Still, he holds true to this belief and will not entertain the idea of Dido coming out in society. He feels sure that only unsuitable men will offer to marry Dido; men whose position in society would lower her own status, putting her at risk of being treated inappropriately or unkindly by others. For a while, it appears Dido is doomed to be wealthy but a spinster.

The social ramifications of being unmarried in the 1700s meant that even if a straight women was wealthy enough to avoid marrying for security it was a point of status to marry. One of the most emotional scenes takes place when Dido and Elizabeth are informed that it is time for Elizabeth to come out and that Dido will not be joining her:

Elizabeth and Dido hug

It’s clear that this ritual step towards adulthood means everything to these girls because of the society they live in.

This battle between love and propriety is suddenly overcome with some Jane Austen style flair; the wealthy younger son of a Lord forms a serious attachment to Dido. Oliver Ashford finds both Dido’s looks and her wealth attractive. And Dido’s fortune is eventually enough to overcome his mother’s racist objections to the match. Even though he is a younger son without any money, Oliver’s position as the son of a Lord means he is no detriment to Dido’s own position. Her Papa’s concerns are overcome, the question is popped and the most gorgeous ring is slipped onto Dido’s finger.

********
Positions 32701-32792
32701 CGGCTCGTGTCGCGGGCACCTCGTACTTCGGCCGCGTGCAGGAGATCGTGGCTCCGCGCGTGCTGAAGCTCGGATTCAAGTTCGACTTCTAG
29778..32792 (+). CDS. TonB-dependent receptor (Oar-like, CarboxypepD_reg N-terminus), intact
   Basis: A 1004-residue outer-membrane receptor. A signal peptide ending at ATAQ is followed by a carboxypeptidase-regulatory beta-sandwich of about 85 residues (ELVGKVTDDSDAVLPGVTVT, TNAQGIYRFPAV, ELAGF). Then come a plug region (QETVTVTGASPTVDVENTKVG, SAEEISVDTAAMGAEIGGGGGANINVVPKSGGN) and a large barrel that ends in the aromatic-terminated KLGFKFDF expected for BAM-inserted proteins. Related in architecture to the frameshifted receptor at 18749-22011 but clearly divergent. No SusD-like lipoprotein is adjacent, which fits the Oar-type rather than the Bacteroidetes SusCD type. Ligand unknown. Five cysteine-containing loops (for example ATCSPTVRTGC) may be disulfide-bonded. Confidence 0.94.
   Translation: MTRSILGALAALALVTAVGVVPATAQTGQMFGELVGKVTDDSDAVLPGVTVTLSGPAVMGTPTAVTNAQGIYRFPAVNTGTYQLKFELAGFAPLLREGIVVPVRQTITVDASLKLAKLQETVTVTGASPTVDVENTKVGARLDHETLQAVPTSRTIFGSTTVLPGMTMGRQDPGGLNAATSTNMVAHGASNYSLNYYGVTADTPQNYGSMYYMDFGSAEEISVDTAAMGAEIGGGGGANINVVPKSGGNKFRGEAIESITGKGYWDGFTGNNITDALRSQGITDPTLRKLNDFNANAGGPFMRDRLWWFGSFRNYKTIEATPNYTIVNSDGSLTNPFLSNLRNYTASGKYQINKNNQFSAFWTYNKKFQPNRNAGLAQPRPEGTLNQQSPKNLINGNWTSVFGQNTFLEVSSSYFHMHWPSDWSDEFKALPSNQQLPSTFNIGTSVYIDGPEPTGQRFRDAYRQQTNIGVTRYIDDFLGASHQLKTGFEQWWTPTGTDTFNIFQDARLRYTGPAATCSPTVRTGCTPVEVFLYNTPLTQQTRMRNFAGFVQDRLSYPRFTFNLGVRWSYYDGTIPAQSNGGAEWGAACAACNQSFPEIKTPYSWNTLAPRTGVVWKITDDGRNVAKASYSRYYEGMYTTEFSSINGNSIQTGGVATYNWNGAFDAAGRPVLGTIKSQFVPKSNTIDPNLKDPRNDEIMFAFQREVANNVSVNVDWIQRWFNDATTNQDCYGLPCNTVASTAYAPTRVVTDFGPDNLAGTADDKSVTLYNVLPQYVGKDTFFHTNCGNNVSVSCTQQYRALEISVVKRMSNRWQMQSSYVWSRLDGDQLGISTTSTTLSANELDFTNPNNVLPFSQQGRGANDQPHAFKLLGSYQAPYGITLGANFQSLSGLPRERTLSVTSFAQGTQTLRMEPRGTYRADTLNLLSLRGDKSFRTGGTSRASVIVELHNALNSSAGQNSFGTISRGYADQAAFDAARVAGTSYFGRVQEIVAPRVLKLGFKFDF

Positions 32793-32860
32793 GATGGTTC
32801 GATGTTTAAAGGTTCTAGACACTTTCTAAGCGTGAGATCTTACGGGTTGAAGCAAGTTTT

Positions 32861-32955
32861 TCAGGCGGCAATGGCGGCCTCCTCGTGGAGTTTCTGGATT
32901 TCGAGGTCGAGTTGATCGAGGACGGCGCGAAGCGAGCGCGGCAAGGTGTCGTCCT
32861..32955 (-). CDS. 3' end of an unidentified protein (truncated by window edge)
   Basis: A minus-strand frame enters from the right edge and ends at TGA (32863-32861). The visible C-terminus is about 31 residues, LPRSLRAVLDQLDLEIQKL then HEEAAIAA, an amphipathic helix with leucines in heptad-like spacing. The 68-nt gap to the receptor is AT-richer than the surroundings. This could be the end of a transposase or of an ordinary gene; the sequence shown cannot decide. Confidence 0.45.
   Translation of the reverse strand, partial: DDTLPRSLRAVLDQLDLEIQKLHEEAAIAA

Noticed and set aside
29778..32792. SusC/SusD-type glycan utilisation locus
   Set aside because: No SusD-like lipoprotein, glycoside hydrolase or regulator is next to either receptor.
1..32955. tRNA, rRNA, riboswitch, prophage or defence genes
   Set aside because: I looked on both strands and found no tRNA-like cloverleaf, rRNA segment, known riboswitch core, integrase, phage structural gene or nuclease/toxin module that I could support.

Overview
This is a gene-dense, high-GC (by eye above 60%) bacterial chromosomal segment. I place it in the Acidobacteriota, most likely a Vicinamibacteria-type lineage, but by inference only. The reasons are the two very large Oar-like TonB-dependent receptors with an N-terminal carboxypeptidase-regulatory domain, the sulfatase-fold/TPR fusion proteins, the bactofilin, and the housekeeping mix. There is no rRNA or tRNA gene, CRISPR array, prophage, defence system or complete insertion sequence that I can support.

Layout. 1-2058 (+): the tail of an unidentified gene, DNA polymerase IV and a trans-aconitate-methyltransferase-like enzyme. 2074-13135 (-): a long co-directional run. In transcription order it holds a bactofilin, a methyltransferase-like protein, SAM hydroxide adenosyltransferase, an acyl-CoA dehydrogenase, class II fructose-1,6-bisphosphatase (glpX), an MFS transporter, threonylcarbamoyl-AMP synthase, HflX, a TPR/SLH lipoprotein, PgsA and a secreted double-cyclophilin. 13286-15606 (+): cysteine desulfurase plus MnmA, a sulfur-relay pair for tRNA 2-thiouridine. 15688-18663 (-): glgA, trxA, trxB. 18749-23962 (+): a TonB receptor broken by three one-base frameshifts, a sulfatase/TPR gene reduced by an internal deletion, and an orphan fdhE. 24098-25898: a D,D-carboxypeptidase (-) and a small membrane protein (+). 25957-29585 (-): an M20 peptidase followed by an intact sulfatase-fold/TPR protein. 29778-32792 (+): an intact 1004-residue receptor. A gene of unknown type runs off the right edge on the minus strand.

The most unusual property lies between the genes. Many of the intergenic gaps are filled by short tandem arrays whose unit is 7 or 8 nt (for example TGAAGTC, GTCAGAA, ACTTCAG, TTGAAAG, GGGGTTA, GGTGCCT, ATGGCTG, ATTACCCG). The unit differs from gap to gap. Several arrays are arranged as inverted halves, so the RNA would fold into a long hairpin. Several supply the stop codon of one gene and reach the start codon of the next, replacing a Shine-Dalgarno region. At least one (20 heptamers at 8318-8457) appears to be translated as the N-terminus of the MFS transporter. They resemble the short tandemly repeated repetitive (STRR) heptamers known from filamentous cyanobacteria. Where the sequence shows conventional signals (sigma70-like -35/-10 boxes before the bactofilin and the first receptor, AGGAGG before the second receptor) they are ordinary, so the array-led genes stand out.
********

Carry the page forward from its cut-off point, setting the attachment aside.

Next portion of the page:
Unfortunately, Oliver is played by James Norton, so viewers know right off there’s a 90% chance this character will turn out to be a dick. Ashford’s distasteful side is revealed early on in a conversation with his creepy, racist brother. As soon as the word ‘exotic’ popped out of Oliver’s mouth I knew he was the scoundrel not the film’s leading man. Get ready to boo and hiss at this one.

Now, in terms of the times I suppose Oliver Ashford is actually not as bad as he could be. He may want Dido’s money, but he doesn’t intend to deceive her in order to obtain it. Nor does he plan to take her money and abuse her once they’re married. He genuinely admires her, but the problem is that he believes overlooking her race and her matriarchal line is the same as loving her. ‘Why pay any mind to your mother when your better half has given you so many advantages?’ Oliver says tenderly as everyone in the audience cringes. He feels he sees her "true" worth and beauty by looking past her brown skin. In this scene, Oliver is essentially Darcy the first time he proposing to Elizabeth, but with 100% more historical racism.

And then there’s this guy:

Davinier says, What do you know of your mother - Dido says I know very little of her except for the colour she gave me

Davinier says, Well at least then you know she was beautiful

Dido stands with her mouth open

No. Contest.